BTW, It has become evident that in the actual populations men that have parts of their genitals cut off are getting HIV at the same or higher rate than men that have their natural genitals. For example The HIV prevalence rate among circumcised males between the ages of 15 and 49 in Zimbabwe is higher than that of the uncircumcised males "after the circumcision drive." In Uganda the HIV rate continues to rise after the the circumcision drive. IN US population studies, circumcision has not shown ANY benefit for HIV or STDS.

The often cited studies probably just show that men that had their genitals wounded (and cannot have sex for some time) and/or have received condoms and safe sex advice get HIV at a lower rate than men not wounded and/or that have not gotten condoms and safe sex advice. In any event, the 1.3% risk change (almost 60 %relative risk change) claimed is barely statistically significant.

This is a terrible waste of resources and may lead to less use of condoms and more HIV in Africa. It will certainly lead to more sexual dysfunction as these men age -- who supplies the VIAGRA?

Avatar of: mikerol


Posts: 1

April 18, 2013


A wash cloth before and after sex or a good blow job from a clean mouth are equally effective and leave the pleasure zones intact!  

 Making it a taboo to compare male with female sexual mutilation is the biggest scandal of the controversy. In both instances the most sensitive and most erogenous zone of the human body is amputated and severely damaged. In both instances, what counts primarily is the cutting of human sexuality. The imposition of control by the patriarchy.  A good look at a book on embryology will show the development of the nerves and tissue and how they are the same.

What is lacking in all the talk about circumcision is discussion of its archeological dimension - that it is the left over of human sacrifice. What kind of god is it that demands that of an infant? If the Bris constitutes the identity of the male, what about the identity of a Jewish girl? Or is this an entirely homosexual ceremony?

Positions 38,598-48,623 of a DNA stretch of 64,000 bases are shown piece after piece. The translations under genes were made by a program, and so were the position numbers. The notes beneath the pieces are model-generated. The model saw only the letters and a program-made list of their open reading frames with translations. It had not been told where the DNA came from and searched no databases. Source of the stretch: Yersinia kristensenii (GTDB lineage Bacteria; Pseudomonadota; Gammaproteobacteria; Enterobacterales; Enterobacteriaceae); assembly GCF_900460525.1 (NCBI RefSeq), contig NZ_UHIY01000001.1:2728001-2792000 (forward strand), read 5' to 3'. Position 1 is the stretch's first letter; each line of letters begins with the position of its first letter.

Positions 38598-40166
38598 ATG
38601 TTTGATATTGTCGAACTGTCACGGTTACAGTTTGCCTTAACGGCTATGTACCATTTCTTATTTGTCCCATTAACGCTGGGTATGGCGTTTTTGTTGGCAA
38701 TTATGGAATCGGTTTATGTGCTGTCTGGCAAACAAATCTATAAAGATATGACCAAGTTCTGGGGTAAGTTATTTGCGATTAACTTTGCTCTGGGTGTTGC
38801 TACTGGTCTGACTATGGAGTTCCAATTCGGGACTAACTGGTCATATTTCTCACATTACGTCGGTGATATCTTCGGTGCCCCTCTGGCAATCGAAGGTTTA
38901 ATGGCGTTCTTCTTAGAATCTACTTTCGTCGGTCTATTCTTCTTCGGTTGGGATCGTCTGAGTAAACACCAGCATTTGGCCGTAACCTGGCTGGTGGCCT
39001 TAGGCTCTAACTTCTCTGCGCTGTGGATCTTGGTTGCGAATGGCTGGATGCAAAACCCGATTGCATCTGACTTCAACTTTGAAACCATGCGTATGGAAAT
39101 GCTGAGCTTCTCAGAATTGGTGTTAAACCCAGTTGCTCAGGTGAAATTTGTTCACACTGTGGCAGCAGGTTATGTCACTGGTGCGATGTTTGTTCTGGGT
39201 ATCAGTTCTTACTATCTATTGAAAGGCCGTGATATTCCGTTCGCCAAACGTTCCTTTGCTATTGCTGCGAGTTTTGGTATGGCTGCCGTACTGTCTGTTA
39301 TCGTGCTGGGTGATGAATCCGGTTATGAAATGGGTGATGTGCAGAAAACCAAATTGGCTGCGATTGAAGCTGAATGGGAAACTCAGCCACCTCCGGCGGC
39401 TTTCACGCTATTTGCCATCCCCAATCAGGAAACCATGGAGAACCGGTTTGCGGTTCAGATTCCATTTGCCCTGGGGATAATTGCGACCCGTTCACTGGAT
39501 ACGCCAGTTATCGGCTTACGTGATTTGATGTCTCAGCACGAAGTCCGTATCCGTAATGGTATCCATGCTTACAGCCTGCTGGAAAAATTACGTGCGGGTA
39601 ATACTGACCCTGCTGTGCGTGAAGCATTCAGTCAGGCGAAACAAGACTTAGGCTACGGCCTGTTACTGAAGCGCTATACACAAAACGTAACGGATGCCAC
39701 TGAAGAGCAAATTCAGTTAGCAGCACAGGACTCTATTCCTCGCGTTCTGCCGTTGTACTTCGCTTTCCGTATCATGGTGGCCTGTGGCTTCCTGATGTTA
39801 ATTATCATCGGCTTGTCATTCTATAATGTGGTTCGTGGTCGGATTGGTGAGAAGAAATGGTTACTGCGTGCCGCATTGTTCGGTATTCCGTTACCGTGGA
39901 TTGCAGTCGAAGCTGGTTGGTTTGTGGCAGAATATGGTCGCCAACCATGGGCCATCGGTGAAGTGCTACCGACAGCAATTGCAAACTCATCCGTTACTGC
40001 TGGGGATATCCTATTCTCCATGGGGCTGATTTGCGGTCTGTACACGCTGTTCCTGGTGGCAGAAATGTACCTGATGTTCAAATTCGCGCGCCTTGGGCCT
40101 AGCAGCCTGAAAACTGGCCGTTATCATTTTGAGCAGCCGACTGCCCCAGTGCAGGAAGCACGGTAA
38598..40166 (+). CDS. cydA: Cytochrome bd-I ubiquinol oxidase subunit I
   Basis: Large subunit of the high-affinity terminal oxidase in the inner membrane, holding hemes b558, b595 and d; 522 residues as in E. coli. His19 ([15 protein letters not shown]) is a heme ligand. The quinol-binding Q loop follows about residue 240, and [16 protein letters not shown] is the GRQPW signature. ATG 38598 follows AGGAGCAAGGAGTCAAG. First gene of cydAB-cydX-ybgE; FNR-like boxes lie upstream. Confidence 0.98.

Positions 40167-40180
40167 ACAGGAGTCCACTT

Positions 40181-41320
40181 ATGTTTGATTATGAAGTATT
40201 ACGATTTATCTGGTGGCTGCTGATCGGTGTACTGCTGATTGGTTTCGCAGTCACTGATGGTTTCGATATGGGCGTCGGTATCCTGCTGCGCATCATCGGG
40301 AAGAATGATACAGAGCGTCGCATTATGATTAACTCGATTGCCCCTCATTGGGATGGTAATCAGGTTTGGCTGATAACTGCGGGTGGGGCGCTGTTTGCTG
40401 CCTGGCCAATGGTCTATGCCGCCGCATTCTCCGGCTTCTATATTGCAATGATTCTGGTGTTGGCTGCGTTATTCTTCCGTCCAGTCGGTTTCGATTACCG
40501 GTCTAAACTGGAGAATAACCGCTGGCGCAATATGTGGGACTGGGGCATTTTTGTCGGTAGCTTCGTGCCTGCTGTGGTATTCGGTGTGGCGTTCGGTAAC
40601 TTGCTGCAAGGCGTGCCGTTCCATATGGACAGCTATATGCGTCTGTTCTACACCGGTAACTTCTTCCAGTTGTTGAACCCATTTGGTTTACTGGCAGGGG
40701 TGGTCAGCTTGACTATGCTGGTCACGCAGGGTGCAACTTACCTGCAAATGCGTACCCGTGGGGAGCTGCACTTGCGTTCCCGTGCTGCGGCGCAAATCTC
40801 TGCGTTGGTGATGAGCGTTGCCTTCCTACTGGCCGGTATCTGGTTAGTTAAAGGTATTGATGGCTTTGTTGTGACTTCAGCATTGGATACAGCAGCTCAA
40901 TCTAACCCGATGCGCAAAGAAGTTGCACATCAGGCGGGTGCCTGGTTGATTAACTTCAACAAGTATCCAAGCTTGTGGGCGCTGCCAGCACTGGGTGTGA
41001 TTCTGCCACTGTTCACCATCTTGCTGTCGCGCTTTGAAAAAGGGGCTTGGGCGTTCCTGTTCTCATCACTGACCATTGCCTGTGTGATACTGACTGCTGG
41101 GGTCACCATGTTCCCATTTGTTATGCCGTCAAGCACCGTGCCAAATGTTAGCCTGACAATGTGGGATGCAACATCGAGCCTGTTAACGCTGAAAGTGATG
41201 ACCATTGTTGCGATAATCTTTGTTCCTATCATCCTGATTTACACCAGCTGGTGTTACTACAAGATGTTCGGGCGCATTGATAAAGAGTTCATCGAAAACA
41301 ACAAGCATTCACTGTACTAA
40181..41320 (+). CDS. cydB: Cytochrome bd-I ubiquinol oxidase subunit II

Also, unfortunately it is / has been circumcision that has MADE for no end of anti-semitic sentiments. Freud found that it was the chief reason for unconscious anti-Semitism. And the myths surrounding it are at the core of the “blood libel.” Thus, it's time to eliminate the Brit Milah because if that is the chief reason for being anti-Semitic or anti-Abrahamic [Islam too practices the rite] then why hang on to this left-over of human sacrifice? that traumatizes the child, cutting off 5,000 nerves, that is the equivalent of female circumcision in the sense that it eliminates everything but the clitoris,and only serves the Ultra Orthodox to maintain their power? After all, reform Judaism sought to eliminate the rite in the 19th century, and Jewish identity depends on being born by a Jewish mother, or converting. Here  a link to an archive of the entire German and then some debate, note especially Michael Wolffsohn's two pieces  . Circumcision has been controversial also within Jewry forever.




Avatar of: ml66uk


Posts: 2

April 19, 2013

Female genitals are harder to clean than men's, but we don't cut parts off baby girls to make it easier.

It's illegal to cut off a girl's prepuce, or to make any incision on a girl's genitals, even if no tissue is removed. Even a pinprick is banned. Why don't boys get the same protection? Everyone should be able to decide for themselves whether or not they want parts of their genitals cut off. It's *their* body.